Nancy Pelosi faces divided-Dem Party ‘revolt’ as Trump sets two-week deadline for immigration compromise

An upcoming vote on a $4.5 billion emergency migrant aid bill has sharply divided Democrats.

With a vote expected Tuesday, the humanitarian aid measure has created a chasm between House Speaker Nancy Pelosi and supporters of the bill and the more liberal members of the Party who fear it will only fund more policies they object to by the Trump administration, The New York Times reported.

FILE PHOTOS. Screen grabs.

With time running out, Pelosi met with Democrats on Monday to shore up support of the bill ahead of voting. The huddle came amid disturbing reports of overcrowded detention facilities with migrants, including children, living in poor conditions without basic necessities like soap and toothpaste.

Reports confirmed Monday that a Border Patrol station in Clint, Tex., which allegedly lacked supplies and even adequate food supplies, had hundreds of migrant children transferred out of the facility which was only intended to be used on a temporary basis.

According to The Times:

But with a House vote on the package planned for Tuesday, some Democrats are revolting over the measure, fearing that the aid will be used to carry out Mr. Trump’s aggressive tactics, including deportation raids that he has promised will begin within two weeks. Republicans are siding with the White House, which on Monday threatened a veto. They oppose restrictions in the measure that are meant to dictate better standards for facilities that hold migrant children and to bar the money from being used for enforcing immigration law.

 

“Democrats distrust this president because we have seen his cruel immigration policies and lawless behavior terrorize our constituents,” Rep. Nita M. Lowey of New York told fellow Democrats on Monday.

“That is why we have language to stop transfers of money for immigration raids and detention beds. But we cannot allow our anger at this president to blind us to the horrific conditions at facilities along the border as the agencies run out of money,” the chairwoman of the House Appropriations Committee added in an effort to get her colleagues to support the package.

Meanwhile, the White House is threatening a veto even as Trump temporarily pulled back on an impending  Immigration and Customs Enforcement sweep to deport people living the United States illegally. Trump agreed to give lawmakers two weeks to come up with a solution as he announced the delay following a call from Pelosi.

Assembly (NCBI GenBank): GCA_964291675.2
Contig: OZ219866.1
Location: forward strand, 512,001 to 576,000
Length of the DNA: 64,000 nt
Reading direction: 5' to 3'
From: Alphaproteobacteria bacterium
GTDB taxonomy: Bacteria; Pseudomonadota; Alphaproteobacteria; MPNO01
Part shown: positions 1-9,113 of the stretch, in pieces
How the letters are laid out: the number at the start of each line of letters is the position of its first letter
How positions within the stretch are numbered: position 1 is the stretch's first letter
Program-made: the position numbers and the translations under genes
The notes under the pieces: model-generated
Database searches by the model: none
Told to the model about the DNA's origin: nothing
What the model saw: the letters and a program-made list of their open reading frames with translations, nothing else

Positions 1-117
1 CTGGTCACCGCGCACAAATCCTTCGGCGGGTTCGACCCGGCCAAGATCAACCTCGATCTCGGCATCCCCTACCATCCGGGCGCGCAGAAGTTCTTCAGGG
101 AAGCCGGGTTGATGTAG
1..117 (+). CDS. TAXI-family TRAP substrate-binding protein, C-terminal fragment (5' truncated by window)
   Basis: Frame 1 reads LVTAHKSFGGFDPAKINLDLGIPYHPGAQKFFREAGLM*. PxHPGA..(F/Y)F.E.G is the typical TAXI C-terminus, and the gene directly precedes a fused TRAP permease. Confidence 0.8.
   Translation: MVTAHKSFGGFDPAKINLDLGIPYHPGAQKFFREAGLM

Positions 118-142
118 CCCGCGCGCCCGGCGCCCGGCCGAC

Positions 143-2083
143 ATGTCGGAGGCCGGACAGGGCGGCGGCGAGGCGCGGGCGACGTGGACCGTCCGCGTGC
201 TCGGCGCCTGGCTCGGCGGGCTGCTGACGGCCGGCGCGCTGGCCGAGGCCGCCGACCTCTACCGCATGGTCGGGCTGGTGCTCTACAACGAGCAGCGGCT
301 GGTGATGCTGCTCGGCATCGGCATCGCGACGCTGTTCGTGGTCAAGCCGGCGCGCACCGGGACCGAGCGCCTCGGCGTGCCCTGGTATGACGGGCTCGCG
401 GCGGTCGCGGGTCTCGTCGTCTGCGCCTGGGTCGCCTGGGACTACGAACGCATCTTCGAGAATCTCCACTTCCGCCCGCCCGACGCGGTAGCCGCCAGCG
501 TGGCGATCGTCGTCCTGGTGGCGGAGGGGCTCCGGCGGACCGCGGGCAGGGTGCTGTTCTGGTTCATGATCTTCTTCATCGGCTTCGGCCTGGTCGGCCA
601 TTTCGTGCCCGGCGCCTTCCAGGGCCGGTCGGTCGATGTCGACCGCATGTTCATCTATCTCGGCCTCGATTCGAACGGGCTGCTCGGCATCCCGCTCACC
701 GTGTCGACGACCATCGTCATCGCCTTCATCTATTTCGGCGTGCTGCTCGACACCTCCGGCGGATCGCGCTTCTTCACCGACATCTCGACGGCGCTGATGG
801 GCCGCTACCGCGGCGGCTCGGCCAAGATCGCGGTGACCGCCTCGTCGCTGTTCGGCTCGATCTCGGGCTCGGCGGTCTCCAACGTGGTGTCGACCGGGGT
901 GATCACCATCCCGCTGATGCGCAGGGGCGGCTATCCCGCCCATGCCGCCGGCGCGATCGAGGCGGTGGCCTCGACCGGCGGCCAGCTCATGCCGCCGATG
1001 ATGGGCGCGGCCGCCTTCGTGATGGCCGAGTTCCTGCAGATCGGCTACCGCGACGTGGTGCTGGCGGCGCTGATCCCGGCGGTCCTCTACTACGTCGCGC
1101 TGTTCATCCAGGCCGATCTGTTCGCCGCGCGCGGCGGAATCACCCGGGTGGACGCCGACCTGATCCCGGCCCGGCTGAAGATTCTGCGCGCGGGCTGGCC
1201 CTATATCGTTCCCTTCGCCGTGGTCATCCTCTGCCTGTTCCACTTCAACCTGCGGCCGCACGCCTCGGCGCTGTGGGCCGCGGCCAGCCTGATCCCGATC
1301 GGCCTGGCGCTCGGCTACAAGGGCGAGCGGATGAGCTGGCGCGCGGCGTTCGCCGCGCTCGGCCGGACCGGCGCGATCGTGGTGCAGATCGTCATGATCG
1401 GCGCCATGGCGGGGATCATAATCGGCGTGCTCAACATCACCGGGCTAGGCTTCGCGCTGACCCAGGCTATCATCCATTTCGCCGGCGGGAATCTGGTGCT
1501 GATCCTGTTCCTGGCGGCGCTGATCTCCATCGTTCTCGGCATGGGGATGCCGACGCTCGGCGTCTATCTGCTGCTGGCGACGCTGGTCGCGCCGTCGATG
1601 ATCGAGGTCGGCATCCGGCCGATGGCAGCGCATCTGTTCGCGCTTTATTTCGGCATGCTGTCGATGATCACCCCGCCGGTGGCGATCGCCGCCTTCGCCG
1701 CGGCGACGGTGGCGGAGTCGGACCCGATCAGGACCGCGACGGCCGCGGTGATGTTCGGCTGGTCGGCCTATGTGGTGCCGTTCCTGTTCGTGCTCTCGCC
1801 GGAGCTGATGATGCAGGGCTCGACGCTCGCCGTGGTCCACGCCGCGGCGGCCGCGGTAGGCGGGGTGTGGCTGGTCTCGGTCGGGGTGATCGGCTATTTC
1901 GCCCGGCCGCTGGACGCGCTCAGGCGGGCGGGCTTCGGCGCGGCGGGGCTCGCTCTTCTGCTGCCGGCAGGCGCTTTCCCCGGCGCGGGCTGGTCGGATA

Pelosi asserted that the emergency aid funding would only be used for humanitarian purposes and “does not fund the administration’s failed mass detention policy.”

“As members of Congress and as Americans, we have a sacred moral responsibility to protect the human rights and the lives of vulnerable children and families,” she said, according to The Times. “To do anything less would be an outrageous and unacceptable violation of our oath and our morality.”

As Pelosi worked to draw her party together,” dozens of House Democrats were in revolt over it,” the newspaper reported.

“I will not fund another dime to allow ICE to continue its manipulative tactics,” New York Rep. Alexandria Ocasio-Cortez said heading into the meeting with Pelosi on Monday, echoing sentiments she declared over the weekend with progressive colleagues like Reps. Ilhan Omar of Minnesota, Massachusetts’ Ayanna Pressley and Rashida Tlaib of Michigan, vowing in a news release to withhold further funding for ICE and the CBP.

“We all want to address the problems at the border, but we don’t know that there are enough sticks in this bill to make sure that the Trump administration actually spends the money the way they’re supposed to,” Rep. Pramila Jayapal said on Monday, adding further to the Democratic divide.

“He’s creating these crises and then trying to point a finger at Democrats to give him more money, which he then uses for his own purposes,” the Washington Democrat and co-chairwoman of the Progressive Caucus said, according to The Times.

Standing in sharp contrast to the House divide, in the Senate a partisan committee approved a $4.6 billion border aid package last week that also addressed concerns over limiting the use of funds for enforcement.

Trump will veto the House measure if it “does not provide adequate funding to meet the current crisis” and “contains partisan provisions designed to hamstring the administration’s border enforcement efforts,” the White House said in a statement Monday.

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